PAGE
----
Thats just my thought right or wrong.

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I just completed our online reg for our 9/1 Grandeur cruise and the beverage waiver popped up for my DD who is 18, so who know's what's really going on?!:p

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Fortunately, we don't have an under 21 to test this out on. I can see it coming to this as they attempt damage control from all the bad press. While I known it's not just the under 21 crowd that gets obscenely drunk, I'm sure RCI might consider it a politicaly correct step in the right direction. I would imagine that RCI will eventually take measures to cut down (or out) smuggled booze onboard as well. I"m sure it would take time to purchase, get set up and find a way to make it time effecient to X-ray luggage going onboard. In the beggining, if they do this, I'm sure it will also take maximum effort to pull out the cases with suspicous containers inside and get the owners down to claim them/turn over the booze.

 

Maybe the term, "If your not boozing, your not cruising" will become a thing of the past.

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We are sailing on the Adventure on July 30th and signed the online waiver allowing our 18 year old daughter to drink beer and wine only.

 

Off topic. . . .Can the under 21 year olds go into the casino and gamble?

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It is true-- I posted a month ago that RCI would be doing away with the beverage waiver for those under 21. I didn't have a date it would begin at the time, but it looks like they have already started. Only those sailing in Europe will have the option to sign the waiver allowing those under 21 to drink.

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With the new policy taking affect 7/28/06, we are boarding enchantment on on 7/27/06, and my daughter has a signed waiver ( she is 18) I wonder if this will have any affect on our sailing.. she is packing a 12 pack beer so in ant case even if true she will be prepared for what ever happens. :)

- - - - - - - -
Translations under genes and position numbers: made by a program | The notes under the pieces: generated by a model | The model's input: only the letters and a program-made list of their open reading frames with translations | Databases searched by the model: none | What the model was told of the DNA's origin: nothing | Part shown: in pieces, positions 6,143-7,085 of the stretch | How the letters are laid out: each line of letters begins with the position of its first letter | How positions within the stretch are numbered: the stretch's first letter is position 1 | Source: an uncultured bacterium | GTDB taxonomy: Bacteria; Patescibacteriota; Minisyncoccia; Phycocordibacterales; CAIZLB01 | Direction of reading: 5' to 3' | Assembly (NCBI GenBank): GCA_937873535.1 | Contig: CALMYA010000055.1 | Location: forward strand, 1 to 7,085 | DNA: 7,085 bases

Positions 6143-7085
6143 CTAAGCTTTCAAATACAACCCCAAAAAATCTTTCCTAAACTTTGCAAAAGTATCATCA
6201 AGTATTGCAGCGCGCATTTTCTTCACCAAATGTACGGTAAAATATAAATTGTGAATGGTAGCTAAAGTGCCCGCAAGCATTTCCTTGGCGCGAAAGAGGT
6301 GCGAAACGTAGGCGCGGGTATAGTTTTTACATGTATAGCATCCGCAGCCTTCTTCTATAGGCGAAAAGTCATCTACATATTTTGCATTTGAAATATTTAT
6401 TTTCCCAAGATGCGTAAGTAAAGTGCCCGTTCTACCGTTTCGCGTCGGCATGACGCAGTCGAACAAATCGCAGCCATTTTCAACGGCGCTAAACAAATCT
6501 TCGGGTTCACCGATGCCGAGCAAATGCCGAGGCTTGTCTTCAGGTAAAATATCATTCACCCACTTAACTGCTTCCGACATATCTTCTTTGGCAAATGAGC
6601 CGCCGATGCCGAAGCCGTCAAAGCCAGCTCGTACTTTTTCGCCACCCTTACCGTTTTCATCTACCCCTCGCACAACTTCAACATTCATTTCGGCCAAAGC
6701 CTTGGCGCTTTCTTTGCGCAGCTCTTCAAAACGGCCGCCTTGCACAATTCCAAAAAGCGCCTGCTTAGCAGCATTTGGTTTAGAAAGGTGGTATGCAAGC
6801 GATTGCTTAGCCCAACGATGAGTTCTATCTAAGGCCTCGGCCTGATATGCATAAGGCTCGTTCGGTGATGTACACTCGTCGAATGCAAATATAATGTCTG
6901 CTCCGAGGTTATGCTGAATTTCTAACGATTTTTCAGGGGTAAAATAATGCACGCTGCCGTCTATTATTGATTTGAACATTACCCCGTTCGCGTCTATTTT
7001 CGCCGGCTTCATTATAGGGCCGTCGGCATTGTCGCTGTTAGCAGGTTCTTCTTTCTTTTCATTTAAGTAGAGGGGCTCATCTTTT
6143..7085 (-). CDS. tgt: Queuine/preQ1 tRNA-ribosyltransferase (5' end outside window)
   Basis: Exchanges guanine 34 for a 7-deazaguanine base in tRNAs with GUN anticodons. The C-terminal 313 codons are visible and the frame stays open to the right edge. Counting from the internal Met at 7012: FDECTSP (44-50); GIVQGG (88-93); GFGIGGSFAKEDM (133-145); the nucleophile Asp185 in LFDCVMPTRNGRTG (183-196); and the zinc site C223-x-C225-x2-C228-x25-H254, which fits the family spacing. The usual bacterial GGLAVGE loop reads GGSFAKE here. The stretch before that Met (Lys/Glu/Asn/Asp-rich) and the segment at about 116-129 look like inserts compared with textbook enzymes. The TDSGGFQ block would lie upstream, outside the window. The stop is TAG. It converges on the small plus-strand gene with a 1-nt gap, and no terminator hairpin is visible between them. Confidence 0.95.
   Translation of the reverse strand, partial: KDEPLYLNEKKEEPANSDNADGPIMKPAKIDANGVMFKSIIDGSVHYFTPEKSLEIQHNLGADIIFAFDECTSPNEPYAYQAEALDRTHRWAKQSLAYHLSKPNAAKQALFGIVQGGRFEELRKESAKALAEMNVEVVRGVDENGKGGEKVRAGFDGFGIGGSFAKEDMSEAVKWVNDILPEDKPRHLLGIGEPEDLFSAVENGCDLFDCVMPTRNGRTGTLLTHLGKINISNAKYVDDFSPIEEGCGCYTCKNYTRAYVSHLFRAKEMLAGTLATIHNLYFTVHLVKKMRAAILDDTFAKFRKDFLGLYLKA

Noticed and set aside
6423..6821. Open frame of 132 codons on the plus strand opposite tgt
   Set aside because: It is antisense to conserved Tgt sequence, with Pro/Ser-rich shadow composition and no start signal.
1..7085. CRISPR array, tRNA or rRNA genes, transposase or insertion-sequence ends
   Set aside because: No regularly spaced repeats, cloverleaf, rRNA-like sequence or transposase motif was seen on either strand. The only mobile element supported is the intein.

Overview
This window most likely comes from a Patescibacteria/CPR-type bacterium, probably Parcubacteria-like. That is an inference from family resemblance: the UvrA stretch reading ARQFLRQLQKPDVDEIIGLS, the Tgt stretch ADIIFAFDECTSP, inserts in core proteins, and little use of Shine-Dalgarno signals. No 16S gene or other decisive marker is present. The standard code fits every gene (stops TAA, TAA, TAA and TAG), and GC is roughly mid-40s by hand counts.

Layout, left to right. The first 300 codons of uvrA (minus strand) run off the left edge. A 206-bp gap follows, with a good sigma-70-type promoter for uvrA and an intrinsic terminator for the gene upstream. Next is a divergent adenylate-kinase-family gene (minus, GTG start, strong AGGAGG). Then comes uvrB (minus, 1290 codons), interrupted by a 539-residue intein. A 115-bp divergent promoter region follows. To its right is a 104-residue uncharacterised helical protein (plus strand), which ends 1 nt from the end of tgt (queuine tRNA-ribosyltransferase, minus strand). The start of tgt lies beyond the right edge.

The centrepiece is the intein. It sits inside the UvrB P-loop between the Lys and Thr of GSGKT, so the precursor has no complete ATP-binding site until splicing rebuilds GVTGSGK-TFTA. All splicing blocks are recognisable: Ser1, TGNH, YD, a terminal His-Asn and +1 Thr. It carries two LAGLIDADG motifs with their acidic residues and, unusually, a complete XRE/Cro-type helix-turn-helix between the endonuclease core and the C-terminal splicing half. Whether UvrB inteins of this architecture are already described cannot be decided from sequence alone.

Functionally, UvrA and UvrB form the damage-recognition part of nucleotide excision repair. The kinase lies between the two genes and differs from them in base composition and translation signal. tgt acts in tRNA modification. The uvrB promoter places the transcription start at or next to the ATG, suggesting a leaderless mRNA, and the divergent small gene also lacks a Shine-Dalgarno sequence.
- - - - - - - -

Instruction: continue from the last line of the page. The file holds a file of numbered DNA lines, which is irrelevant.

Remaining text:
Happy cruising to all CC out there!!!

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A waiver that is "signed" from the internet is NOT the one they take at the pier. I brought one with me that I printed out with my Set Sail paperwork, and they tossed it aside, and handed me a yellow beverage waiver to sign that had "Beverage Waiver...Europe," across the top. I had to fill out the side for the parent/guardian, and then they turned it over, and my daughter had to sign the other side stating she knew what she was allowed to purchase/consume, and accept responsibility or her actions would cost everyone in her party.

 

In my opinion Bearysweet, and this is just MY opinion, the age on which you board is what you are for the whole cruise, so I would think you would make it onboard with a day to spare for your daughter's beverage waiver.

 

If you're using a passport though, and you want to sign the waiver, bring her birth certificate to prove parental status. They did look for something to prove my daughter was in fact mine, and they ignored the letter I had signed and notarized stating I would be the legal guardian of my daughter's friend (it was not official COURT DOCUMENTATION.) I had the waiver from online signed for both girls, and they never even looked at it, but brought out the yellow waivers at the pier.